Surely the Young Guard and the VI Corps could hold the Prussians long enough for his Old Guard to pierce the English center. Ney reported that the enemy were wavering, men could be seen fleeing to the rear, La Haye Sainte had fallen. It was time to strike, time to send the eagles forward.

To victory, or death!

¹ Please Lord God, let me do my duty today.
² God damn Bonaparte. (Dutch)
³ In overall command of the Imperial Guard at Waterloo.


  1. Sarge, I look forward anxiously for every installment. This is by far the best way I have seen to appreciate the battle and what a “near run thing” it really was.

    1. Thanks, Timbotoo. If I've managed to convey just that, then I've done my job. Such as it is. 🙄

  2. Apt way of telling the tale Sarge, tension increasing........really enjoying these posts!

    1. Thanks, Nylon12. Just when I think of perhaps concluding one of the threads in the story, the Muse will lead me in a different direction. So half the time not even I know what's going to happen until I'm done writing!

  3. Gulp. I'm glad I'm reading this before eating my breakfast.

    1. The fighting was fierce and bloody that day.

  4. Sarge, you continued to exceed previous postings. Very gripping - also, rather sad that so many of the characters that we have met, if only briefly, are now casualties - such is war.

    "He checked on Duquesne, his lower jaw was shot away, the man was dead, without a doubt. He hissed under his breath, "Godverdomme Bonaparte.²"

    Soldat Goossens looked with surprise at his sergeant, after all, Napoléon himself had pinned the cross of the Legion of Honor upon Benoit's chest after Borodino. But thinking of his dead comrades, dead because of the ambition of but one man, Goossens had to agree. Better that Napoléon had never been born."

    There may be a fair amount to whom this may apply.

    1. The Muse has been on fire as of late. And yes, there are many in the world who it might be better had they not been born. But they'd probably be replaced by someone far worse.

      To many, especially in England, Napoléon Bonaparte was the actual bogeyman. English mothers would threaten them with a visit from Bonaparte. Much of what we read these days is colored by British attitudes about the Emperor. I need to write a post on the background of what led to Napoléon becoming the Emperor, much of what we've read in the past has been colored by British propaganda of the time.

    2. "I need to write a post on the background of what led to Napoléon becoming the Emperor,"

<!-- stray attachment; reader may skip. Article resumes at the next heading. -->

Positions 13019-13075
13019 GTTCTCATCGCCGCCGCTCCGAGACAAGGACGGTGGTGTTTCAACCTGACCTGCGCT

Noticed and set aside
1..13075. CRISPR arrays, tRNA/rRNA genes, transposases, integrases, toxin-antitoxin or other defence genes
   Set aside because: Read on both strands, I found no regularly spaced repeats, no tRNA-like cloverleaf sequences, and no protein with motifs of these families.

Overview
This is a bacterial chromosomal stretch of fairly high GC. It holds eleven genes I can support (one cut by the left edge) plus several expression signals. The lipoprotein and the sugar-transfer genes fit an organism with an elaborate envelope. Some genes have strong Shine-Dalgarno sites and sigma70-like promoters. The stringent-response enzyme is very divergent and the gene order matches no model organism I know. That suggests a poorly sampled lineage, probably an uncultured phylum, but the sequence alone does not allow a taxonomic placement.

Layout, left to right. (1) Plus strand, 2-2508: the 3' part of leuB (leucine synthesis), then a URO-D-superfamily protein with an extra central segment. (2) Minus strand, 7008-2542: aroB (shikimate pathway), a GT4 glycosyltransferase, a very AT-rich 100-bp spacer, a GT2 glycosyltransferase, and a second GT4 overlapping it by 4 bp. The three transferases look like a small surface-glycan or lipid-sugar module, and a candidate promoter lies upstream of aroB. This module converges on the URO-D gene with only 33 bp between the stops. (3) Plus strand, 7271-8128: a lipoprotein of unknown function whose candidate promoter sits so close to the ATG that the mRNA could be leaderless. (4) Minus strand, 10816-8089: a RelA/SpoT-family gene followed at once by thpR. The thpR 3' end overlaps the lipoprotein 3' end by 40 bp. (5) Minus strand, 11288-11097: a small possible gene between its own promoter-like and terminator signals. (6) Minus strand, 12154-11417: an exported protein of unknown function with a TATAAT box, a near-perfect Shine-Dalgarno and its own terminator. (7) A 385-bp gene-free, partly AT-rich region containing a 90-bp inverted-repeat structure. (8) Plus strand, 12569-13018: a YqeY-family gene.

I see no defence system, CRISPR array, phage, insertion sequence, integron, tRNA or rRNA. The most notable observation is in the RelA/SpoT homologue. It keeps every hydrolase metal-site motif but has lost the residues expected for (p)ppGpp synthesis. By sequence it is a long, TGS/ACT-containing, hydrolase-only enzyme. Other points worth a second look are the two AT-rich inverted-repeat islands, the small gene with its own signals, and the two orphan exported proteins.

Please do! Not necessarily as an interruption to your fine tale, but someday...

    3. You talk about Bonaparte being the boogieman to English children, sometimes I wonder if Americans are thought of like that by Pakistani mothers in places where drones wipe out the wrong buildings from time to time...

  5. One thing your gripping installments do, besides putting us in the action, is underscore the importance of accurate and timely communication.

    1. Communication has always been a critical component in war. Our current leaders seem to think that instantaneous communications and GPS will be a given in the next major war.

      For maybe the first ten seconds ...

    2. The day all our GPS satellites disappear and a massive number of hypersonic missiles take out the aircraft carriers all at the same time we'll know we were a little behind the curve.

  6. Gambling with lives and once the game gets rolling there is no way out of it until it ends.
    This is a battle that took place 208 years ago but looking around today I get the feeling that "we" are in a game like that. Not moving as fast or as brutal (not right here right now) but the same game none the less.

    The 24/7 computer aided media, the vastly wealthy corporations, the well established bureaucracies and the unions that control the teaching of the young are loosely working together running the game.
    We the people are the markers and manpower in their game... when our children wake up and realize what is gone that game will be over.

    It's not good and I have no idea what to do... But boy do I seem to be in a poor mood this morning!

    1. You're not wrong, Rob. There are days I lose sleep over this stuff.

  7. Thank you for the larger print on the notes.


Just be polite... that's all I ask. (For Buck)
Can't be nice, go somewhere else...

NOTE: Comments on posts over 5 days old go into moderation, automatically.